The Genentech agent, which is approved for patients with relapsing-remitting multiple sclerosis, showed no new safety signals in a comparison between conventional and shorter infusion times.
Amy P. Ross, APN, MSN, CNRN, MSCN
Results from the ENSEMBLE PLUS study of ocrelizumab (Ocrevus; Genentech) revealed that the frequency and severity of infusion-related reactions (IRR) are comparable between the conventional, approved 3.5-hour infusion time versus shorter infusion times nearing 2 hours in patients with relapsing-remitting multiple sclerosis (MS).1
The data, presented at the 2020 Consortium of Multiple Sclerosis Centers (CMSC) Virtual Annual Meeting, May 26-29, 2020, showed that 67 (23.1%) of the 291 patients and 71 (24.6%) of the 289 patients randomized to conventional and shorter infusion groups, respectively, had IRRs.
More specifically, 17.9% and 31.0% of patients in the convention and shorter infusion groups, respectively, experienced throat irritation, while 25.4% and 23.9% experienced fatigue, respectively. Most IRRs were deemed mild or moderate and >98% of all IRRs were resolved without sequelae in both groups.
Laryngeal inflammation, occurring after the second randomized dose, was the only reported severe IRR in the conventional group, while fatigue, occurring after the first randomized dose was the only severe IRR for the shorter duration group. Researchers deemed none of the IRRs to be life threatening, serious, or fatal.
During the first randomized dose, 14 (4.8%) and 25 (8.7%) patients in the conventional and shorter infusion groups had IRRs leading to infusion interruption or slowing, respectively. No new safety signals were detected in the study.
Amy Perrin Ross, APN, MSN, CNRN, MSCN, coordinator, Neuroscience Program, Loyola University Medical Center, and colleagues, conducted ENSEMBLE-PLUS, a randomized, double-blind substudy of the single-arm ENSEMBLE study (NCT03085810) to investigate the safety profile of ocrelizumab when administered over a shorter infusion time.
Patients with early-stage relapsing remitting MS (aged 18 to 55 years; treatment-naïve; disease duration ≤3 years; Expanded Disability Status Scale [EDDS] score, 0—3.5) received ocrelizumab 600-mg infusions every 24 weeks for 192 weeks in ENSEMBLE. In ENSEMBLE-PLUS, ocrelizumab 600 mg was administered in both the approved infusion time and 2-hour infusion groups. Each patient had the same initial infusion (2 x 300 mg) duration times.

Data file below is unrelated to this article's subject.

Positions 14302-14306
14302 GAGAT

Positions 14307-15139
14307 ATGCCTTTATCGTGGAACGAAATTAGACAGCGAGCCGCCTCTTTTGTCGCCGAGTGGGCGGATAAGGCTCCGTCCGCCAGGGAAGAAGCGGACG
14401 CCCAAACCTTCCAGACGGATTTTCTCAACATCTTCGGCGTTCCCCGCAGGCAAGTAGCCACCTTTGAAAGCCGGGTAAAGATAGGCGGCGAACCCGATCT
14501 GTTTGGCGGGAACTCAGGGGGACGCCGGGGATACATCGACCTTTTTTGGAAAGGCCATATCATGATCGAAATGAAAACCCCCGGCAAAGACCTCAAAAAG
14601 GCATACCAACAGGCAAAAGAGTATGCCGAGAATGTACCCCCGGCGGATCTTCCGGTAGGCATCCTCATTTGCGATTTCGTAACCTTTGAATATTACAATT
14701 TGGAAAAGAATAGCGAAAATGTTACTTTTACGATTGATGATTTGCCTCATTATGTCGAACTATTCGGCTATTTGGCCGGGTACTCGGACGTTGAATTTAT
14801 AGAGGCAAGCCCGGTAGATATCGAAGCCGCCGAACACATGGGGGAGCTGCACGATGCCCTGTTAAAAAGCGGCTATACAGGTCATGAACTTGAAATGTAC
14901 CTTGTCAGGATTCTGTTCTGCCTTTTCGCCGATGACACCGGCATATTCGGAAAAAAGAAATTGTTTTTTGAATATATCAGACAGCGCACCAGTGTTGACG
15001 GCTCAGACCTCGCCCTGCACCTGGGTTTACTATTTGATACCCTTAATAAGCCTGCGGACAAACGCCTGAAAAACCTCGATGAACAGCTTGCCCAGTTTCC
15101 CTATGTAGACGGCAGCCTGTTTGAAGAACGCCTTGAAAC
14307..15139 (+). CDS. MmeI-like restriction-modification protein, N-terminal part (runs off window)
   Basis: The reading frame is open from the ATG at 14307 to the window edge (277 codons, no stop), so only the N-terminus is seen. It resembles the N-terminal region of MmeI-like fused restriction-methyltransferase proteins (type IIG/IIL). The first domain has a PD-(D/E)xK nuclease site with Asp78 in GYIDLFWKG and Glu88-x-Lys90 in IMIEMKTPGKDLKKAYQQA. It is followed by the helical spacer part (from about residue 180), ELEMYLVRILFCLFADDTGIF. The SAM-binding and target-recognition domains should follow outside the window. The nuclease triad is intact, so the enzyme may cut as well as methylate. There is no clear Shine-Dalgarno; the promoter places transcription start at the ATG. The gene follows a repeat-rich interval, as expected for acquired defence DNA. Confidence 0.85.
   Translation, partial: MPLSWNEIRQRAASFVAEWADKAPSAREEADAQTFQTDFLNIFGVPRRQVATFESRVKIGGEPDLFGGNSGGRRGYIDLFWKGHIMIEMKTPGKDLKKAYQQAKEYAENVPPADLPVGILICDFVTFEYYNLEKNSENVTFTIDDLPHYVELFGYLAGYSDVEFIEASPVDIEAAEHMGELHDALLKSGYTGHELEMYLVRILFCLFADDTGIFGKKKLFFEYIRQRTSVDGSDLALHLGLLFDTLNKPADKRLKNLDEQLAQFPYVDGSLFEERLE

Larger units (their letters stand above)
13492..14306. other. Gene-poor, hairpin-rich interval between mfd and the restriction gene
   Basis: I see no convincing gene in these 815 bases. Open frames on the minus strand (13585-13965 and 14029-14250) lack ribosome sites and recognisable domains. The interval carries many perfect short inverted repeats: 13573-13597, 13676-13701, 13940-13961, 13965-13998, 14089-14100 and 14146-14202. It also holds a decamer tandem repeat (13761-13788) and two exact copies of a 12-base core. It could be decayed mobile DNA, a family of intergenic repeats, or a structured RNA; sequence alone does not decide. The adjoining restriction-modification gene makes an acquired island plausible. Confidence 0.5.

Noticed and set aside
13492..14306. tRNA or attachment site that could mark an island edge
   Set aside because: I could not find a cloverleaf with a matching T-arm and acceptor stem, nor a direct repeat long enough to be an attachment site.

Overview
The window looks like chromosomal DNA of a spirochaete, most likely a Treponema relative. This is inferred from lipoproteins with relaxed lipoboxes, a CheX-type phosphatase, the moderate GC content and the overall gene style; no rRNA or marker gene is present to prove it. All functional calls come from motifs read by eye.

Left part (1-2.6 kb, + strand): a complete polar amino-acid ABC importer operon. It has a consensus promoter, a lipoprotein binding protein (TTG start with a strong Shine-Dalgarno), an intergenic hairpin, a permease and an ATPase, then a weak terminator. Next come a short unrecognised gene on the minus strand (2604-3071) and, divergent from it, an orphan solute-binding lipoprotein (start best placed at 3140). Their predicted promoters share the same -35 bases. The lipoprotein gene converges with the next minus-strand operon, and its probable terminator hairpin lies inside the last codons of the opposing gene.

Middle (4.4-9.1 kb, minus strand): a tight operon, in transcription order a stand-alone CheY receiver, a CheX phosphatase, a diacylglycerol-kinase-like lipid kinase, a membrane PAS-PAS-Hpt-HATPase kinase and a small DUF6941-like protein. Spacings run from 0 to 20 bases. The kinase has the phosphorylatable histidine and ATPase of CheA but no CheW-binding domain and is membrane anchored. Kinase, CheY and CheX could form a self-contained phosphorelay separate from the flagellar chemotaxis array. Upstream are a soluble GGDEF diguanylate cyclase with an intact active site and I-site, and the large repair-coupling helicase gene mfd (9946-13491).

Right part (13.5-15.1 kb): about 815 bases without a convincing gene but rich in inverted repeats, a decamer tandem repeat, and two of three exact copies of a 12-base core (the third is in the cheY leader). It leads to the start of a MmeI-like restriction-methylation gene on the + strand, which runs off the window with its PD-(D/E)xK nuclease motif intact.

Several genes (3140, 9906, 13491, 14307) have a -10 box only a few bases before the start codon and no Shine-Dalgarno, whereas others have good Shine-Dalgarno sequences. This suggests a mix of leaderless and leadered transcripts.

Ocrelizumab, originally approved in 2017 for the treatment of relapsing forms of MS, including clinically isolated syndrome, as well as secondary progressive and primary progressive disease, received approved updates by the FDA in early January regarding new information about infusion reactions, vaccinations, and risks in specific patient populations.2
Months later, Genentech announced that both the FDA and EMA had accepted supplemental applications for review for a new 2-hour ocrelizumab infusion that would be administered 2 times per year for those with relapsing or primary progressive MS. The supplemental biologics license application (sBLA) was accepted by the FDA based on data from the ENSEMBLE-PLUS study.3
The company also noted that the FDA and European Commission are expected to make decisions on these applications by the end of the year.
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1. Ross AP, Berger T, Bermel R, et al. Shorter infusion time of ocrelizumab: primary results from the ENSEMBLE-PLUS study in patients with relapsing-remitting multiple sclerosis. Int J MS Care. 2020;22(2 Suppl).
2. Drug Safety-related Labeling Changes (SrLC). US FDA website. January 15, 2020. accessdata.fda.gov/scripts/cder/safetylabelingchanges/index.cfm. Accessed January 15, 2020.
3. US FDA and EMA accept applications for Roche’s OCREVUS (ocrelizumab) shorter 2-hour infusion time [press release]. Basel, Switzerland: Genentech; Published April 20, 2020. Accessed April 20, 2020. globenewswire.com/news-release/2020/04/20/2018330/0/en/US-FDA-and-EMA-accept-applications-for-Roche-s-OCREVUS-ocrelizumab-shorter-2-hour-infusion-time.html
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